Check out the detailed analysis prepared by the team here.

The Utah Consumer Privacy Act (“UCPA”) was signed into law by Governor Spencer J. Cox yesterday. CPW has been tracking the UCPA’s progress throughout this legislative session.

Effective Date

December 31, 2023.

Applicability

In comparison to other state laws, the UCPA’s applicability thresholds are more stringent, requiring controllers or processors to meet three prongs:

  1. Do business in the state or targeting residents with products/services;
  2. Have annual revenue of $25 million or more; and
  3. Data collection, processing, or sale/revenue thresholds.

Practically, this will likely exempt smaller to mid-market organizations with limited revenue but substantial data collection, processing, and/or sale activities, unlike the other state laws.

In comparison, under the CCPA/CPRA, covered businesses could meet the revenue requirement or another threshold (e.g., sell/share the personal information of 50,000 or more consumers, OR derive 50% or more of annual revenues from selling consumers’ personal information).  The CDPA and CPA do not have revenue thresholds.

Enforcement

The UCPA establishes the Department of Commerce Division of Consumer Protection (“Division”), which will receive and investigate consumer complaints alleging violations of the UCPA.  Depending on the outcome of its investigation, the Division may refer certain cases to the Utah Attorney General (“AG”), who has exclusive authority to enforce the UCPA.  The AG may initiate an enforcement action based on the referral against a controller or process that violates the UCPA.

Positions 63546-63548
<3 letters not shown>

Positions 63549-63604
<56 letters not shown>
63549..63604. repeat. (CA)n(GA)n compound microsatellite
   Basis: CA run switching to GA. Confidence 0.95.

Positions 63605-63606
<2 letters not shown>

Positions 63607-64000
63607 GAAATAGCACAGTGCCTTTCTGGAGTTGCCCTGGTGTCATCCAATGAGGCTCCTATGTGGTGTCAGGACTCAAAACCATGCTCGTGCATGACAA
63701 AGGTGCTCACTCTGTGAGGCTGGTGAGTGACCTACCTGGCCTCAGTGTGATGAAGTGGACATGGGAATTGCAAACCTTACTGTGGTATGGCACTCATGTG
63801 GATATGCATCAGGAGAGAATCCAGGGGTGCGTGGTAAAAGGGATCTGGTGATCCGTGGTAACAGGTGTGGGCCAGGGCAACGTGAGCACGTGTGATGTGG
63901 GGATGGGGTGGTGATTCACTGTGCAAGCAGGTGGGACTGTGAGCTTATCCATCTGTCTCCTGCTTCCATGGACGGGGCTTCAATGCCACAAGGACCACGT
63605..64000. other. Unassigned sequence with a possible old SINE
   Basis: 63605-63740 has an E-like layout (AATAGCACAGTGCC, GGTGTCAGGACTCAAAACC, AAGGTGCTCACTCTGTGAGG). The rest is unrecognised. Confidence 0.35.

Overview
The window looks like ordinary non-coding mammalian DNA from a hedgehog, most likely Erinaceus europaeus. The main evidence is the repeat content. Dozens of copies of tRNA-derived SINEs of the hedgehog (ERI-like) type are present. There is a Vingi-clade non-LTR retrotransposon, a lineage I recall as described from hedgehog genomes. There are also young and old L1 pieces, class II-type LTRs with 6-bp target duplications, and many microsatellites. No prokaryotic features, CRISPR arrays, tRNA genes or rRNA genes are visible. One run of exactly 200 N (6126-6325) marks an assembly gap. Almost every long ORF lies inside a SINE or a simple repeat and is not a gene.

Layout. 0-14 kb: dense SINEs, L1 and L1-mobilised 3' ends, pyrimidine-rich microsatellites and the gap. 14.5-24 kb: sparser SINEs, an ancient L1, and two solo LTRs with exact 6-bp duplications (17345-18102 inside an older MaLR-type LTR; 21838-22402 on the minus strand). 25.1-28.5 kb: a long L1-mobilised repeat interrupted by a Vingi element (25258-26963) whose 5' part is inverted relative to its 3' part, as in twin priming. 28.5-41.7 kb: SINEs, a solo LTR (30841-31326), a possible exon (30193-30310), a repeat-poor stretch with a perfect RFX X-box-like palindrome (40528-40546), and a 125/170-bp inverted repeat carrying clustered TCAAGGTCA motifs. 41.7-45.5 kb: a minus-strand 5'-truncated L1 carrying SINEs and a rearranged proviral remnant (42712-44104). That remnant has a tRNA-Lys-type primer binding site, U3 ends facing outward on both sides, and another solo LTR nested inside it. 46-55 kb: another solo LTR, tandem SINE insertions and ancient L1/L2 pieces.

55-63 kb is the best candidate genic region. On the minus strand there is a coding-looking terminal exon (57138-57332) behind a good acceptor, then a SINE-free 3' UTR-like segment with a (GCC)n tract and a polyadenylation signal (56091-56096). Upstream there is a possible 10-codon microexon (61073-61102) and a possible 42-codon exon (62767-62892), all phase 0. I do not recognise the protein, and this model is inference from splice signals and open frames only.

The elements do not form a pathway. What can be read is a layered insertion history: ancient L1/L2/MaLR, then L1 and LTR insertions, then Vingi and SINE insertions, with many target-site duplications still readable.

Enforcement Risk

Controllers or processors receiving a notice of violations have a 30-day cure period.  After, the AG may initiate an action against a controller or processor for failure to cure the noticed violations or if violations are ongoing.  The AG may seek up to $7,500 for each violation.

Rulemaking

The UCPA does not provide explicit authority for the AG to issue regulations. Interestingly, it requires the AG and the Division to compile a report by July 1, 2025 that evaluates liability and enforcement provisions and details summary of data protected (and not) by UCPA. Perhaps this report will spur the need for amendments and regulations, though it remains to be seen whether the legislature will act to empower the AG, Division, or other agency to carry out rulemaking in the meantime.

 

Advancements in artificial intelligence (AI) have led to a wide range of innovations in many aspects of our society and economy, including in a wide range of industry verticals such as healthcare, transportation, and cybersecurity. Recognizing that there are limitations and risks that must be addressed, AI has garnered the attention of regulators and legislators worldwide.